Authors, Lawyers, Politicians, Statesmen, U.S. Representatives From Congress (1950s Interviews)
Princess Alexandra Kropotkin, Russian emigre, author
Charles B. Brownson, U.S. Representative from Indiana
Christian Herter, American politician and statesman
Clifford P. Case, American lawyer and politician
Franklin Delano Roosevelt, Jr., American politician
Frederic René Coudert, Jr., Representative from New York
Franklin Delano Roosevelt, Jr. (August 17, 1914 -- August 17, 1988) was an American politician. He was the fifth child of U.S. President Franklin D. Roosevelt, Sr. and his wife Eleanor.
He was a Naval officer in World War II and was decorated for bravery in the battle of Casablanca.
He graduated from Groton School in 1933, Harvard University in 1937, and from the University of Virginia School of Law in June 1940. During his graduation, his father, Franklin D. Roosevelt gave what is known as the "Stab in the Back" Speech, criticizing Italy's entry into the war.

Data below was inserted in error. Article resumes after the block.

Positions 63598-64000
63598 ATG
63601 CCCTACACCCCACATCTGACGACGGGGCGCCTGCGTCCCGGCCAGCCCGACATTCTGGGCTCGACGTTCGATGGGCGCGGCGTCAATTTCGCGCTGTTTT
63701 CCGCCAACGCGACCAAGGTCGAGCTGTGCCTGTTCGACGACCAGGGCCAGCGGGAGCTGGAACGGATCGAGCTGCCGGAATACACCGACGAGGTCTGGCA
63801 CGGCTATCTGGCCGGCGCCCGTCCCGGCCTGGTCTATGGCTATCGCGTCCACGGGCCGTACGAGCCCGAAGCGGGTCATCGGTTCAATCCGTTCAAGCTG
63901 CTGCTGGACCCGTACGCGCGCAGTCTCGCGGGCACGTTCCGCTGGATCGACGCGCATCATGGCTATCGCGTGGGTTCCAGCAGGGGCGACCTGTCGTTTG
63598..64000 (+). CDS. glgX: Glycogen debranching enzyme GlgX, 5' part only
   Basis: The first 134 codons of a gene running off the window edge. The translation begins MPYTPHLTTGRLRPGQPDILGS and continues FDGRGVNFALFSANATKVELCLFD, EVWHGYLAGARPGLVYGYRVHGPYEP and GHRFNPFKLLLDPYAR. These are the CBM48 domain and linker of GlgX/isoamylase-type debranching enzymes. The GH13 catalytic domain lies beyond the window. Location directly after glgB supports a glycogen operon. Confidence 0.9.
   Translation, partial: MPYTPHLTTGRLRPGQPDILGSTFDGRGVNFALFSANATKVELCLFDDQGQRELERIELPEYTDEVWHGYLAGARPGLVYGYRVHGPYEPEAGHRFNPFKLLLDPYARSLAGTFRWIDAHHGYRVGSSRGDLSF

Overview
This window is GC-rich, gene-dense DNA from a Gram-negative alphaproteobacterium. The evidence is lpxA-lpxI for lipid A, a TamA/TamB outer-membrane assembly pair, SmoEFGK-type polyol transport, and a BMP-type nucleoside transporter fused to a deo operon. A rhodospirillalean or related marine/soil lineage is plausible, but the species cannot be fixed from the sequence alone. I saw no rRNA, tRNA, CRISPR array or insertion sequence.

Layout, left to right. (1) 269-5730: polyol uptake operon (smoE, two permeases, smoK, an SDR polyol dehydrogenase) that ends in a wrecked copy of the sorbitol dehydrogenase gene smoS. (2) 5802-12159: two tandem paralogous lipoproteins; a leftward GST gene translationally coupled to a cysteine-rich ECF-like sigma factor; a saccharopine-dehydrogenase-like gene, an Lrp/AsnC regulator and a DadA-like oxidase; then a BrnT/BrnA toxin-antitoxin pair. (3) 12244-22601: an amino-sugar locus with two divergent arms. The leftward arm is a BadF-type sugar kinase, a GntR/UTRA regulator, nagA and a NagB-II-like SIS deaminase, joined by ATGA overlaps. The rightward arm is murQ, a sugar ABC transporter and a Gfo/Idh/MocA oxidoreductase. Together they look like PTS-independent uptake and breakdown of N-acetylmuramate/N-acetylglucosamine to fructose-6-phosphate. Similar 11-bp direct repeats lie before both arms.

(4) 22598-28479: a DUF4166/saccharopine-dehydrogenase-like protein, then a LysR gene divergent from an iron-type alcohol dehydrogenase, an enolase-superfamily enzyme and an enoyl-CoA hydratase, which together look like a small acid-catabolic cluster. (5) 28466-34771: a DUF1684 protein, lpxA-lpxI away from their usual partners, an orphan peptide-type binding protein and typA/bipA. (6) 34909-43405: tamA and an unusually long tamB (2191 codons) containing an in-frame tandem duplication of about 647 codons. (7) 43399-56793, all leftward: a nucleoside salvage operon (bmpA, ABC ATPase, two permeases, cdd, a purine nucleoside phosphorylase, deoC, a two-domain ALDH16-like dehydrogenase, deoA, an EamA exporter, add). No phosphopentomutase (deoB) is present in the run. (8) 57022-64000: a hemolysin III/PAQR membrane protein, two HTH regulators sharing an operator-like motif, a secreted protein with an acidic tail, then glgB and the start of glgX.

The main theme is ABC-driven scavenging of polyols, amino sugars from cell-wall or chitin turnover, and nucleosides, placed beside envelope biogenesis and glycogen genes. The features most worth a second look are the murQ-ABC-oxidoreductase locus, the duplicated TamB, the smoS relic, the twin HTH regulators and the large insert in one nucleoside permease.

Roosevelt Jr. served as a member of the United States Congress, representing the 20th District of New York from 1949 to 1955. In 1949, he won a special election running as a candidate of the Liberal Party of New York and later ran on the Democratic ticket as well.
He sought the Democratic nomination for Governor in 1954, but, after persuasion by powerful Tammany Hall boss Carmine DeSapio, abandoned his bid for Governor was nominated by the Democratic State Convention to run for New York State Attorney General. Roosevelt was defeated in the general election by Republican Jacob K. Javits, although all other Democratic nominees were elected. Following his loss, Eleanor Roosevelt began building a campaign against the Tammany Hall leader that eventually forced DeSapio to step down from power in 1961.
He campaigned for John F. Kennedy in the 1960 West Virginia primary, falsely accusing Kennedy's opponent, Hubert Humphrey of having dodged the draft in World War II. Kennedy later named him Under-Secretary of Commerce and chairman of the President's Appalachian Regional Commission. This post (Under-Secretary of Commerce) was given to him when Defense Secretary Robert McNamara shot down the proposal of his appointment as Secretary of Navy.
He ran for Governor of New York on the Liberal Party ticket in 1966, but was defeated by the incumbent Republican Nelson A. Rockefeller.
He served as chairman of the Equal Employment Opportunity Commission from May 26, 1965 to May 11, 1966.
He was senior partner in the New York law firm of Roosevelt and Freiden before and after his service in the Congress.
He also ran a small cattle farm and imported Fiat automobiles. (He was a personal friend of Fiat chairman Gianni Agnelli).